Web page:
Almanac Books: ‘1989 – The Great Grand Final’

 

 

1989: The Great Grand Final 

 

I first came across the 1989 Grand Final, when I borrowed Inside the Battle of 89’ 1989 VFL Grand Final Reunion Special, on video from the library. I must have been about 10 or 11 at the time, and not having known anything about it prior to this. The bruising, violent and notorious match, a game where Hawthorn, hungry for their first back-to-back Premierships met a hardened Geelong side. So, when I came across 1989; The Great Grand Final, by Tony Wilson, I thought I’d give it a read. The book was entertaining, while also chronicling Allan Jeans will to win in September because of his bitter disappointments in 1984/1985. And of the fresh face of Malcolm Blight, eager to make a lasting impression at Geelong. It was a time when players were not held to the level of professionalism that they are now. Off-field escapades, all-night drinking and clubbing were all a part of a player’s life during this era.  So, with all that being said, join me, as I take a look at Tony Wilson’s book.

 

Probably one of the most dramatic moments of the game, came in the first 20 seconds after the first bounce. I’ve clicked on the incident a lot of times on YouTube, rewinding it repeatedly and going closer to the screen. I still can’t see the bump. Save for the slow-motion replay. Play continues, however Brereton was hurt and hurt badly. It was revenge for something Dermot Brereton had done to Mark Yeates in Round 6. I’ve also watched that Round 6 game, and I can’t see Brereton’s bump on the footage. Yeates hitting Dermot set the tone for the 1989 grand final, for its violence and for Brereton’s refusal to go off the ground. This action stood as a metaphor for Hawthorn’s determination to win at all costs. Another player knocked out was taken off.

 

It is rather ironic to me, that a player nicknamed ‘Buddha’, could have been responsible for so much carnage, however ‘Buddha’ Gary Hocking was responsible for taking Johnny Platten out of the game. Because Hocking gave Platten  serious concussion. Tony Wilson does dedicate some of his book to a discussion about repeated head knocks and how the attitude in the AFL has changed since then.  In light of Gary Ablett senior’s AFL lawsuit, as well as the recent AFL women’s player who committed suicide because of CTE, it seems relevant to round my discussion on this book with concussion.

 

A player’s attention in this era seemed to be as much about how they could weaken or injure their opponent off the ball, than it was about actually playing the game.  Dubbed the most violent grand final, though I think the brawl in the 1990 Grand Final was equally big, it signalled an end of an era. The 1990s brought increased professionalism, the blood rule and trial by video, as well as the football club becoming more of a corporate entity rather than the suburban tribal strongholds of Melbourne.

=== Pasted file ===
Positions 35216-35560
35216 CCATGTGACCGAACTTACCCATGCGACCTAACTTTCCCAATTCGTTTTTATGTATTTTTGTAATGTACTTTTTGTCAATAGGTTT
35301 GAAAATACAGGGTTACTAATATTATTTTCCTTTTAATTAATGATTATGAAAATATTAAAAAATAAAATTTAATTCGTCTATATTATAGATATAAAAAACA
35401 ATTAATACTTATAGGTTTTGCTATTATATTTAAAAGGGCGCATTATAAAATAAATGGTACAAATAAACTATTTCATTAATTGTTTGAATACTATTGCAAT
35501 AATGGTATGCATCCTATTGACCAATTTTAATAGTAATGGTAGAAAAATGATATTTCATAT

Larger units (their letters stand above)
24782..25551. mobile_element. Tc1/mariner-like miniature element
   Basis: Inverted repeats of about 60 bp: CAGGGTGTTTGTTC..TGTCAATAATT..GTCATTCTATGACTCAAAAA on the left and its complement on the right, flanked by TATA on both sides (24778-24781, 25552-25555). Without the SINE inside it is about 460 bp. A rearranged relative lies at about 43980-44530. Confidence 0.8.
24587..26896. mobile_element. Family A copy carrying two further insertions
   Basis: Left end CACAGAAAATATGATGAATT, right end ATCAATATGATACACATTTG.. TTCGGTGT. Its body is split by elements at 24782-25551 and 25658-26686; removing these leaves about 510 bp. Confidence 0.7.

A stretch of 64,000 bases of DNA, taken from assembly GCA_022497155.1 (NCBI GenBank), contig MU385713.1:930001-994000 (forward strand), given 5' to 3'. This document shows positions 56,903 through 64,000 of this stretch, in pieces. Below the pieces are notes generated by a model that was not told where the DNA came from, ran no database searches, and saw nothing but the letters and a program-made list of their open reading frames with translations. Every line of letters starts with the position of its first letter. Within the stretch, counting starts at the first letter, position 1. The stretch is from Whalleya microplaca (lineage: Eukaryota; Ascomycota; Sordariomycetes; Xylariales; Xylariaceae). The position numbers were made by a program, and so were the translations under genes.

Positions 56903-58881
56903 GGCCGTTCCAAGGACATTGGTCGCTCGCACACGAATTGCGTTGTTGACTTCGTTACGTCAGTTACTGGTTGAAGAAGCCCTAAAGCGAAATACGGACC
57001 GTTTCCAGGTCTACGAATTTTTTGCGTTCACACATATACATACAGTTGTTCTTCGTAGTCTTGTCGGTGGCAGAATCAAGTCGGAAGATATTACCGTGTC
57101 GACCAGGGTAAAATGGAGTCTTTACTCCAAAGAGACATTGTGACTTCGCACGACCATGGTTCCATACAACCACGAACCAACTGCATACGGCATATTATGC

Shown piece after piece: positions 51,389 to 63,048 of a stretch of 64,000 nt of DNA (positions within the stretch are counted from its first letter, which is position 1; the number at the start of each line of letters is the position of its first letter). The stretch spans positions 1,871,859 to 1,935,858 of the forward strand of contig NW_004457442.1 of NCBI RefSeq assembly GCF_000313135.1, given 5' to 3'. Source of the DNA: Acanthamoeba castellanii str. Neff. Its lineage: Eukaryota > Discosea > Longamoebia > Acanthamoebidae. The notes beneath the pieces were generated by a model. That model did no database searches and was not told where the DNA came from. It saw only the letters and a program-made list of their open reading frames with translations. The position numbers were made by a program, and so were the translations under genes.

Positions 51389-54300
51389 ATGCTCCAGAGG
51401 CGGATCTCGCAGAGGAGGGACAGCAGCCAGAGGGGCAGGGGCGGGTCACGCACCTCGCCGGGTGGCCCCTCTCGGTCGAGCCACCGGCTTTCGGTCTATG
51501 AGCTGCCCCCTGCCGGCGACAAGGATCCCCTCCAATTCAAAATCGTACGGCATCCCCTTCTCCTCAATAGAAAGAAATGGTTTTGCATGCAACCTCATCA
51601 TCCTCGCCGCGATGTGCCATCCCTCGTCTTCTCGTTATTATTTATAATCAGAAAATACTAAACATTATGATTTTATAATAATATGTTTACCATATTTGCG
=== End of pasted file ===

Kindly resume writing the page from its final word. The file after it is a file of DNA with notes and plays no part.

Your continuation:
You purchase Tony Wilson’s book of this epic Grand Final at his website Here

 

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Comments

  1. george smith says

    It was a great grand final, but one in isolation. Going back in the ’80s and going forward in the ’90s – the decade that didn’t deliver! We see that every grand final was more or less over by 3/4 time and there were some one sided blowouts. Compare it to the last 15 years when we had the incomparable 09 where a toe poke at the last was the difference between two champion teams, the draw in 2010 where either side would have been worthy premiers, the amazing 2012 where the Swans just got ahead of the unstoppable Hawks and the accursed 2018. Then there is my favorite of all time – last year!

    The flaw with ’89 is that the Hawks scored just enough to keep themselves safe all day, in spite of the heroics of Ablett and co. Had they lost it would have been a catastrophe on par with 1970, and to be honest, it never looked like happening, in spite of the mighty performance by Geelong.

  2. Barry Nicholls says

    An excellent review of Tony Wilson’s account of this memorable game and its aftermath. I remember borrowing the Art room TV (large screen – rare in those days) from St Ignatius Junior School to host a group to watch the Grand Final at my flat in Kent Town. One of my friends repeated the phrase ‘It’s line ball’ for most of the final quarter. Which it was. Right to the end.

  3. RagingBull says

    the 90s, it delivered a further push by the AFL into corporate interests. I would agree that because of this,
    the competition was pushed further away from its suburban routes. Losing for many, what was the appeal of it.
    At the same time, I think it was inevitable. it was the culmination of what really had started in the 1970s. So, with bankruptcies, interstate teams and decisions geared towards a business outlook, the change was bound to happen.

  4. RagingBull says

    Barry Nicholls, I’m always interested to read accounts from people, around at the time. Of what they were doing
    in a particular year and game.

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